Rachel Allen Bowles

Rachel Allen Bowles

Applied Science/Computer Science & Cognitive Science '05

Rachel Bowles is an Applied Science/Computer and Cognitive Science graduate of 2005. She works for a small software company called Databound Solutions and she definitely doesn't program all day. Because her company is so small, she actually does a lot of things including support the piece of software that they sell, travel on site to train their clients in how to use their software, create marketing materials, develop and test code, and so on. She works directly with their clients and has a big part in what they do with their product.

Q&A with Rachel:

What kind of skills do you use?
I use a range of skills including interpersonal skills, problem-solving, creative skills, and programming.

Why did you major in CS?
I've always liked math and I wanted to choose a field that would allow me to get a job after graduation without going to grad school so I chose engineering.

What makes CS at Penn different from other universities?
The professors are exceptionally invested in their students and the program at Penn pays special attention to women.

In what ways do you collaborate with coworkers and team members in your job?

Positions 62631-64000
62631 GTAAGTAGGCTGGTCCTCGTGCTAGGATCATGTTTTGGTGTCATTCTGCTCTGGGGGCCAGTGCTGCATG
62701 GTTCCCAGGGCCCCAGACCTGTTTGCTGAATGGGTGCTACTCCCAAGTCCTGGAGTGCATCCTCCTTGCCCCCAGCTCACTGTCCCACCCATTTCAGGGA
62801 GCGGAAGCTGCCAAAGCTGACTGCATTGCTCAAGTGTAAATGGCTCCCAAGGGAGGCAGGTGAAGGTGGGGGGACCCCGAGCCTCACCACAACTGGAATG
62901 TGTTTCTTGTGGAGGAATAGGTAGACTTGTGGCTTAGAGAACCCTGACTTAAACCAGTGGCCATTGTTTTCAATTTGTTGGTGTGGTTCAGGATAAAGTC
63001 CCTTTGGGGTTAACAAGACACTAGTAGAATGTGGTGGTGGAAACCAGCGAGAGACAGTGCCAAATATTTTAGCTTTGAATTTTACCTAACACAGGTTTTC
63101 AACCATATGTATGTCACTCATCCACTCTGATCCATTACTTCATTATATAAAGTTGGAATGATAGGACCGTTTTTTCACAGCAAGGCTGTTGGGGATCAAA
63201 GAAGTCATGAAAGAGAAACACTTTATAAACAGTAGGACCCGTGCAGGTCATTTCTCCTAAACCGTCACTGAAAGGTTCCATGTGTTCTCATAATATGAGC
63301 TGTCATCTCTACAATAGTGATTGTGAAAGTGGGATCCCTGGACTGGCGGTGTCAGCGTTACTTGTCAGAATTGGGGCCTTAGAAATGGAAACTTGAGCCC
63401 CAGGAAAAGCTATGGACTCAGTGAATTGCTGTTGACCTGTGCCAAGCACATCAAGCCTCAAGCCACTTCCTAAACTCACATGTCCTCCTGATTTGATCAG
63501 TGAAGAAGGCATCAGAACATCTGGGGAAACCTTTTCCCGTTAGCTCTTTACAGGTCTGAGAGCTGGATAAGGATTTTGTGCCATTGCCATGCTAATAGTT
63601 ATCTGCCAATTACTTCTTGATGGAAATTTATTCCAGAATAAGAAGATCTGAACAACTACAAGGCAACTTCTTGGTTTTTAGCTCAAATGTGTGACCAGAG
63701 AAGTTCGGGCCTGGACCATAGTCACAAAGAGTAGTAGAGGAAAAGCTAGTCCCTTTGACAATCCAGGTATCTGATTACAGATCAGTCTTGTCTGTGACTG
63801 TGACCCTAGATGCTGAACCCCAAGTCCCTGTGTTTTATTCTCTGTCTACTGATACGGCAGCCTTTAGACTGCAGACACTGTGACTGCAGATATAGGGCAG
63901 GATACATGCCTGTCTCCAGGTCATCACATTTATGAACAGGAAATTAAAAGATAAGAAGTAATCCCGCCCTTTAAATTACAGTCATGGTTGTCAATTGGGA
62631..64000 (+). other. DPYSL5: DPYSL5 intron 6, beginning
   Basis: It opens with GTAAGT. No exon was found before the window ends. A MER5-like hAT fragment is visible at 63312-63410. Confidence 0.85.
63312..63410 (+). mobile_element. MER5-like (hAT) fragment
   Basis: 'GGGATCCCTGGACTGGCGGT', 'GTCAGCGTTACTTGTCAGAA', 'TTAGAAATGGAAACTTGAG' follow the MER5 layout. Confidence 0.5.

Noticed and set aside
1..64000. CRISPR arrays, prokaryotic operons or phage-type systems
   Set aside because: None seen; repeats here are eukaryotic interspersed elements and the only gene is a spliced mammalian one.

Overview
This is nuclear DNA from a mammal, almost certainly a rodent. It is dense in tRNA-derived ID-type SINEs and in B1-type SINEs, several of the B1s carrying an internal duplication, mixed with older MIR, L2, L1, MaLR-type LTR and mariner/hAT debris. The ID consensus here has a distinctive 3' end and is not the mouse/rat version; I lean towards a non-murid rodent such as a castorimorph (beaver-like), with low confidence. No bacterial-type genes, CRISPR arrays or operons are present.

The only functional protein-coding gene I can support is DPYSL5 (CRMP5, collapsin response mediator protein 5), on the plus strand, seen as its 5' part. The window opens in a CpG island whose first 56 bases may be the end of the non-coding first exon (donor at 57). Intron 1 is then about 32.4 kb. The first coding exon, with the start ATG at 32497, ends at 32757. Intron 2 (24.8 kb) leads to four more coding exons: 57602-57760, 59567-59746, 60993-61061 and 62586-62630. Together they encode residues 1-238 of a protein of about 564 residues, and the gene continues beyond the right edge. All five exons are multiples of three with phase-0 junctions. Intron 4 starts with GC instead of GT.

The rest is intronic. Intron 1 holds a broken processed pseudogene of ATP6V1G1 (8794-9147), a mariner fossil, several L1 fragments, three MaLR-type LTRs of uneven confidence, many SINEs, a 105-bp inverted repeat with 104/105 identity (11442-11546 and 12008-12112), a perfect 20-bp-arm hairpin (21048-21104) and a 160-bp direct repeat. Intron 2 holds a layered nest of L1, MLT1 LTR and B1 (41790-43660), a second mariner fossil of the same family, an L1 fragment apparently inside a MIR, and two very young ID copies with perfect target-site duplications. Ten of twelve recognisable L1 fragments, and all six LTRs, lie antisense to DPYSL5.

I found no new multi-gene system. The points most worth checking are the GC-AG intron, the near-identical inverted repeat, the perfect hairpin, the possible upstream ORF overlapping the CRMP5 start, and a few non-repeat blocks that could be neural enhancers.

I do a lot of work individually, but I collaborate with co-workers when we work on strategy and the positioning of our product. We do a lot of collaborative brain-storming.

Is there a class or professor in CIS that has made a particularly strong impact on you?
Max Mintz and Jean Griffin were both very influential for me. They encouraged me to pursue computer science as me, someone who isn't into video games or programming for fun, and to use my unique skill set to be valuable in the Computer Science field rather than trying to stuff me into the typical mold. They both stressed the fact that I had other valuable skills and that I should capitalize on those. Jean asked me to be a TA for CSE 110 and that was what sparked my interest in teaching. Being a TA for CSE 110 also helped me discover that I like teaching programming more than anything else.

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